The Tunnel and the Clearing by Colleen

Release date: May 21, 2021
Label: Thrill Jockey Records

Remarkably Cécile Schott has now been making beautiful, intuitive, music as Colleen for twenty years. Her lovely records are experimental but always welcoming, her sound continually growing and changing. Schott’s fascination with exploring the technical possibilities of particular small set ups never seeming to clutter or obscure the emotional core of the music. On The Tunnel and the Clearing this sense of thought and feeling flowing directly into sound seems more apparent than ever. Deceptively simple and sparse it allows its sounds room to breathe and glow. While the album is deeply introspective in mood, the tracks echo and resound in an unknowable space filled with light.

On her last album (2017’s A Flame My Love, A Frequency) Schott, a little unexpectedly, went fully electronic leaving behind the looped acoustic instruments of her earlier work. The Tunnel and the Clearing continues along this path using a restricted palette of analog electronics with plenty of Space Echo and recording almost completely live. There’s a slight lo-fi DIY feel about the album as a result but none of the scrappy raw edges that might imply. The sound she draws out of her machines is very human, so connected it’s almost interior or telepathic. Her playing feels relaxed and organic, free to wander, almost improvisatory. Its sweet and seductive minimalism is sometimes so delicate it’s as if she hardly presses down on the keys at all.

 

Without the building blocks of loops everything now seems to float a little more loosely. The rhythms she uses here are brittle presets, not so much driving the tracks on but laying out a supporting grid for the gossamer melodies. ‘Gazing at Taurus – Night Sky Rhumba’ is like a woozy disco tune laying down in the park for a breather and staring up at the stars. ‘Gazing at Taurus – Saint Eulalia’ starts as almost a diary entry, muttered poetry and memory “Time has been dripping through my bones, in slow droplets of sadness”. It then spins out the musicality of the name Santa Eulalia into a dreamy mantra.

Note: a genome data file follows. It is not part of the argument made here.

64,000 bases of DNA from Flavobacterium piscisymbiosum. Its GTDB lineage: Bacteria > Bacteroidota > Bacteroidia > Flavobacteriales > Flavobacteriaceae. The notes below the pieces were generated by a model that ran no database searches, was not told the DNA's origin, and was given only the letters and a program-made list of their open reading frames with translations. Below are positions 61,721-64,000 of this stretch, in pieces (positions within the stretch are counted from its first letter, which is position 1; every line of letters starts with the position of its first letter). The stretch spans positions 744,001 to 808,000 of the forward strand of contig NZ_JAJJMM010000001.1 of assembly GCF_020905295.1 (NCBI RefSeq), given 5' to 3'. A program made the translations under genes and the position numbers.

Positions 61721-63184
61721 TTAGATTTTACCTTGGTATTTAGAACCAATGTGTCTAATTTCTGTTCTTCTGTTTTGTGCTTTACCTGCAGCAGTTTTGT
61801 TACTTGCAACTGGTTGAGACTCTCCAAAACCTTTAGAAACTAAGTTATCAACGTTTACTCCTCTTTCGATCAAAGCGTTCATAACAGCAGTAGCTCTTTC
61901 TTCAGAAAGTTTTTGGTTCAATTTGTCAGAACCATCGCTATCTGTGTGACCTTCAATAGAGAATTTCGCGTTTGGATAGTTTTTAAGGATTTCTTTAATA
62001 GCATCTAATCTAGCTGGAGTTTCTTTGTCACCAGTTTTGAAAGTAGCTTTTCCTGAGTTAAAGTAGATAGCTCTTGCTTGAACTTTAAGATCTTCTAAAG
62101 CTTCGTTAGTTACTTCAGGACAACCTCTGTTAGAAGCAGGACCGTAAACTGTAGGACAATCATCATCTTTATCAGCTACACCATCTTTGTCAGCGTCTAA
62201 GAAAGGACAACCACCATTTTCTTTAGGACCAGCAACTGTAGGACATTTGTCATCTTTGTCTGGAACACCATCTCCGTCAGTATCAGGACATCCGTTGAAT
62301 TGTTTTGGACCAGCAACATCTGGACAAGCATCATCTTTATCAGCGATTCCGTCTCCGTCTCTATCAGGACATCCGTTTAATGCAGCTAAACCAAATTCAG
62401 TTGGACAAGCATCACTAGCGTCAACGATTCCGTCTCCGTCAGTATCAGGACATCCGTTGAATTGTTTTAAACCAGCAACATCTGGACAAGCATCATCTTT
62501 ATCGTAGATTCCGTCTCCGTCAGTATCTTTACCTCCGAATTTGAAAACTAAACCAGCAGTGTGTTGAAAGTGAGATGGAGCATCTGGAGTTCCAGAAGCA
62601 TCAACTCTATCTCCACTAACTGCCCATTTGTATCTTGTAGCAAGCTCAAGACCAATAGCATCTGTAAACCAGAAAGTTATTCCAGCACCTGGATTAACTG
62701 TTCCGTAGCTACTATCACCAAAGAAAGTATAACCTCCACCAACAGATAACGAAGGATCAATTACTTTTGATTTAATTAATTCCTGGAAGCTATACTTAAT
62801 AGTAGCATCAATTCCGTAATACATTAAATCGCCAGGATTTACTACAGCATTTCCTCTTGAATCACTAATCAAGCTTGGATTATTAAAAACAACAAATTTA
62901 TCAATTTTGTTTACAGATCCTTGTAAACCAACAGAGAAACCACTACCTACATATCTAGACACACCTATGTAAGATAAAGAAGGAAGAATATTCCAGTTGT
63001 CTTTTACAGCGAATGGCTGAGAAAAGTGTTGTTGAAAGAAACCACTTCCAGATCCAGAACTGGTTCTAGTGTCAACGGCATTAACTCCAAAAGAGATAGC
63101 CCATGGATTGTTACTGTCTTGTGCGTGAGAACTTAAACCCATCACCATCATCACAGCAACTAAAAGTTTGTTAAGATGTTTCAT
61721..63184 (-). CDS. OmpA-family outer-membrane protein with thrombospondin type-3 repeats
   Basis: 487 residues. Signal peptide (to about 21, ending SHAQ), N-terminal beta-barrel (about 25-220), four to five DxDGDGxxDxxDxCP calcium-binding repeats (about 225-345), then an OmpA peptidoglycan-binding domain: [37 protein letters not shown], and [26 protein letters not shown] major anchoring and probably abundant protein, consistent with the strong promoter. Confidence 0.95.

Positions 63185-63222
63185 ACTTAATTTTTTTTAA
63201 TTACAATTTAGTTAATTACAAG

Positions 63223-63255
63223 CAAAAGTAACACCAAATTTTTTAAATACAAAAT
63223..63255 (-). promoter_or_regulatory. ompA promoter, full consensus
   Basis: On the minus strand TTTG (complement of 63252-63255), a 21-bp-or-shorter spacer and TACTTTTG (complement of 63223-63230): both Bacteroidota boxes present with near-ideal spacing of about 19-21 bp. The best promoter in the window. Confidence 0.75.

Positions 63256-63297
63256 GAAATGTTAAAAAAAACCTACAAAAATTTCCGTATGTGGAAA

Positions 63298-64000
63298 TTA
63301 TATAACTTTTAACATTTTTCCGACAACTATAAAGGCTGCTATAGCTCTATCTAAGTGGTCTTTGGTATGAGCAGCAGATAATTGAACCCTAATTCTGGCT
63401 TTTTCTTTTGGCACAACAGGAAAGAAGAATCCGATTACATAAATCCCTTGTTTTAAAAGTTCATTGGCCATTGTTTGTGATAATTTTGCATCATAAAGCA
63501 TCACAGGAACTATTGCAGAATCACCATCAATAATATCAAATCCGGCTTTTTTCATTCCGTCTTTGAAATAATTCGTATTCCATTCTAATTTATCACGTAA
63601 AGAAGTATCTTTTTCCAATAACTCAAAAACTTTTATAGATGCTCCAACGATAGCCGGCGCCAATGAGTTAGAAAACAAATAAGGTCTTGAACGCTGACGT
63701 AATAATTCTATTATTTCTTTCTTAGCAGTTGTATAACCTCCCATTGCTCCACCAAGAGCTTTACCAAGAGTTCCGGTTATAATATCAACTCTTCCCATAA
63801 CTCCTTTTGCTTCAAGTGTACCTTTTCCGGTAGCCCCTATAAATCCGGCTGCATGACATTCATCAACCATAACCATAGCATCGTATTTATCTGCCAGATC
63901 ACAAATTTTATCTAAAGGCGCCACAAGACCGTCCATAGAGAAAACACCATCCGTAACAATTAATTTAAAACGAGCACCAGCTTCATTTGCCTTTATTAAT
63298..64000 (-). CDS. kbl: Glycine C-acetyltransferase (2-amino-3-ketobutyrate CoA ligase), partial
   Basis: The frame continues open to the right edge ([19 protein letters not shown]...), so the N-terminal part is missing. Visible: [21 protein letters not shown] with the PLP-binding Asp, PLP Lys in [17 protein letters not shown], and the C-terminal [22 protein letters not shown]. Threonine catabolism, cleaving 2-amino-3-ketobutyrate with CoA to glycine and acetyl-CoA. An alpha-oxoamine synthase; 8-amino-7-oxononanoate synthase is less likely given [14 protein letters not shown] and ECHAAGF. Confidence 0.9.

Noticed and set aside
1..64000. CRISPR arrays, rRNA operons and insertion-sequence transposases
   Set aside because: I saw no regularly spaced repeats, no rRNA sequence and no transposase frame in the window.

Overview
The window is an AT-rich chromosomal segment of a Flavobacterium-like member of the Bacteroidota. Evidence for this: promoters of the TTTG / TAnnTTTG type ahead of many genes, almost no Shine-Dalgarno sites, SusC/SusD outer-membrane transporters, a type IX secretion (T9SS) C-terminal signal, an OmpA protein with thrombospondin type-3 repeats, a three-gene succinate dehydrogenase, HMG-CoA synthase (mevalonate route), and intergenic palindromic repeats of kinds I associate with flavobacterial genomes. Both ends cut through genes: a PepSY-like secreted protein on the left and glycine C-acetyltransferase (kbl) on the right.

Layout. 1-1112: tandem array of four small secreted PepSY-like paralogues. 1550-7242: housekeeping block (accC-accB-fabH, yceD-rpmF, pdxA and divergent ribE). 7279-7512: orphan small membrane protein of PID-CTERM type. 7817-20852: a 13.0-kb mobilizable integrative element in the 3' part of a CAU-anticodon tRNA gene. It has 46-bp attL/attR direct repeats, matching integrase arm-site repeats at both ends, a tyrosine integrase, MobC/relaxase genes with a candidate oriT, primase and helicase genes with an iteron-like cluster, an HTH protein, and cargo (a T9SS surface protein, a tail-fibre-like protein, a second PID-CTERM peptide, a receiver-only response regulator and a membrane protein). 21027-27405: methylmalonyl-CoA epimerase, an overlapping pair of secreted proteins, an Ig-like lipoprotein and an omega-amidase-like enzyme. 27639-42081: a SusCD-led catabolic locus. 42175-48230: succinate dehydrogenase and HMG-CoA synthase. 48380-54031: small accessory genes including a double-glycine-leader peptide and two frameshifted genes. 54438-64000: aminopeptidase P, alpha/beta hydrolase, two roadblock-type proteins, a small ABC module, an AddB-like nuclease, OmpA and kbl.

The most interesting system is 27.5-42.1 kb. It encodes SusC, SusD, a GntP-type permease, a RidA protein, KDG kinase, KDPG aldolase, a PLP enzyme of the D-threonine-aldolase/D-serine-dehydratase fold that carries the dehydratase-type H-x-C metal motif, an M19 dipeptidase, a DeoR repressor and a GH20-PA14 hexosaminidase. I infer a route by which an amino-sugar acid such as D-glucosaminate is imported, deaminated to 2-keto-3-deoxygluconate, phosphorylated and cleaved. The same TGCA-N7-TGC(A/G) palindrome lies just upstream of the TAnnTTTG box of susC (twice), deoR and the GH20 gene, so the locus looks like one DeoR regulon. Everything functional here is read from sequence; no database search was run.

The lyric here matches the elegantly evocative music in its concision. Schott is in her new home Barcelona, watching as the heavens turn above the cathedral spire, she sings of wrapping herself in a blanket of stars to find her way through the tunnel of her trials. There’s no real sense of leaning on astrology or religion for guidance, more of locating yourself in relation to the universe, to the continuity of human history and faith. Barcelona isn’t short of spires but it’s worth noting that Santa Eulalia is one of the city’s patron saints, a teenage martyr horribly tortured in the kind of improbably grotesque ways Catholicism seems to relish.

This album took longer than planned to get here, for all the current reasons but also because Schott was knocked off course at first by illness and then the end of a long term relationship. The back story is pretty sad and pained then, not quite St Eulalia’s martyrdom, but you can see how it would resonate. The resulting music is anything but dark or bleak. It’s reflective and resilient, finding a path through the tunnel to the clearing. Despite its long gestation it’s not overworked, mostly feeling so light and spontaneous it seems almost instant. It’s a very healing record, full of calm acceptance. A reconciliation with the darkness “hidden in the current where all things flow” as the final track has it. Colleen makes it through to the clearing and radiates light and clarity, it’s a wonderful space to spend time in.

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